Through its French operation near Paris, the company provides peening equipment for aerospace applications, for example, landing gear components, all kinds of fan, compressor and turbine blades, turbine shafts, airframe panels, etc. (picture 10). The company also offers peening solutions for smaller workpieces like chain links, screws, etc.
Complete process development in-house
Though the equipment is no doubt essential for successful shot-peening operations, it is just one part of the story. That’s why, besides designing and manufacturing the hardware, Rösler also actively assists its customers in developing new peening processes from scratch or optimizing already existing peening operations.
Test centers in Germany and France
The company maintains specialized shot peening test centers in Germany and France, which are equipped with state-of-the-art equipment for peening by compressed air, turbines or wet blasting. In addition, the test centers are staffed with process engineers with a deep knowledge of shot peening in automotive, aerospace and other industries (picture 11).
In-house measuring capabilities
The test centers are also equipped with all diagnostic tools, including an X-ray diffractometer and all kinds of surface roughness measuring devices for Ra, Rz, Rt, Rmax…, including the latest 3D surface profile inspection technology.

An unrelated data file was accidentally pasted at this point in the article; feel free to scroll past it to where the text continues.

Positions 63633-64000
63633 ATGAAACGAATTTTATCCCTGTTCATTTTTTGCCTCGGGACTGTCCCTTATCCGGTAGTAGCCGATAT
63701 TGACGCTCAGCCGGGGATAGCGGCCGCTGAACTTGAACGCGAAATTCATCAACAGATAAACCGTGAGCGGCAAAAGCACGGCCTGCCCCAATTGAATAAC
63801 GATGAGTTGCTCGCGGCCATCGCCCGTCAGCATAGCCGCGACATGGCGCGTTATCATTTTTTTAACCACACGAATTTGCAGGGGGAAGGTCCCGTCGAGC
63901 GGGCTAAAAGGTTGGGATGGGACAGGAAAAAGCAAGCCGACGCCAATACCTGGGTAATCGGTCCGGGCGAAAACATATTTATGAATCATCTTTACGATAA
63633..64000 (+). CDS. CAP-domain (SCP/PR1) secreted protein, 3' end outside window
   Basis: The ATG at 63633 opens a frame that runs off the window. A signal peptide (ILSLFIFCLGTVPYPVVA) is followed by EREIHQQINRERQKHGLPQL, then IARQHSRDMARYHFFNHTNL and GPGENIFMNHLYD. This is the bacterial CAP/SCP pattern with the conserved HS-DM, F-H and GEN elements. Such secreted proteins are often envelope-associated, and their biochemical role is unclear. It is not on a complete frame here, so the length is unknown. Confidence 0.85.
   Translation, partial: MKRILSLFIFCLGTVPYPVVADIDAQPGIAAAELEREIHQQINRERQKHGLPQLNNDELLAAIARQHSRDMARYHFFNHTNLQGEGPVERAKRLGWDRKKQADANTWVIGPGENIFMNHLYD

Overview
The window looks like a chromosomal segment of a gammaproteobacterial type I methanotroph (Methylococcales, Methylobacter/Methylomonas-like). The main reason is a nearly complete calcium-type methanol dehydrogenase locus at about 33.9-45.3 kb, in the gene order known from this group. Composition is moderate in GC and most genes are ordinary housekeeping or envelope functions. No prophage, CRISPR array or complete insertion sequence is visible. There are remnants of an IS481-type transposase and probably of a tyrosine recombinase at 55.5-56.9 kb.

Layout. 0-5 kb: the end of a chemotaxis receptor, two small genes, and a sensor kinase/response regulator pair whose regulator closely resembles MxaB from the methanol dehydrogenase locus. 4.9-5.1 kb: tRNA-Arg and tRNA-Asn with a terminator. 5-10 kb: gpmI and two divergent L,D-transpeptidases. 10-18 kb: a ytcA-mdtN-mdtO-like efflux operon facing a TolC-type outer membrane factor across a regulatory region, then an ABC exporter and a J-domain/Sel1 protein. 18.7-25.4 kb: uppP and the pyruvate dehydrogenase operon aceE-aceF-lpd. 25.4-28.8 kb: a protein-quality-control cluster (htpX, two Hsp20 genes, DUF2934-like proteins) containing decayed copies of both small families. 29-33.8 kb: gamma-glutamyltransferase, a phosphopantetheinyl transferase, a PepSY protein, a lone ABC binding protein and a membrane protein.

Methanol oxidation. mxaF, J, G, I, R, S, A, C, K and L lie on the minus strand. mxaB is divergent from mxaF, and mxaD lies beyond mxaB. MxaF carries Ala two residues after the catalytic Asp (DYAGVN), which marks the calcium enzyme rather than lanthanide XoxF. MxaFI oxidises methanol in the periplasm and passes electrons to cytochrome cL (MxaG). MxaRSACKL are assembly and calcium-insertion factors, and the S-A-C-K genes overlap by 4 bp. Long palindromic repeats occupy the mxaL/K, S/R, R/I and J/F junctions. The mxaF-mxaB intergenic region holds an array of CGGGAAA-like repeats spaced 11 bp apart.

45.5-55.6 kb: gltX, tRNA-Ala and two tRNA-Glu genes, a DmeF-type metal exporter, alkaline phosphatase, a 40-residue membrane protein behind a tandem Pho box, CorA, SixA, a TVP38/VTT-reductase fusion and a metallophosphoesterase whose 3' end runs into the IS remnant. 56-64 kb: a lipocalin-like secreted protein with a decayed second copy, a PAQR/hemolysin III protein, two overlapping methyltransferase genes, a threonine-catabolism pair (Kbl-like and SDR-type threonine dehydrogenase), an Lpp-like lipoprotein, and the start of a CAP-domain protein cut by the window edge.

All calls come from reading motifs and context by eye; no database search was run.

Development of peening processes from scratch
Through extensive test trials, combined with compressive stress evaluations by X-ray diffraction, coverage analysis, Almen tests for defining the peening intensity and saturation time, the Rösler
engineers establish the process parameters.
These serve as a basis for the customer specifications to be listed in the customer work piece drawings.
Choosing the right equipment to meet the specifications and capacity requirements
Once a process has been established and the specifications approved by the customer, the most suitable and cost-efficient peening method and equipment must be chosen.
In this respect, additional processing trials might have to be conducted to determine if an air blast or turbine blast system is most suitable. To prevent warping of delicate components with thin walls, a wet-blast system might have to be considered. Based on the throughput requirements, the right machine can then be selected from the broad Rösler shot blast equipment portfolio.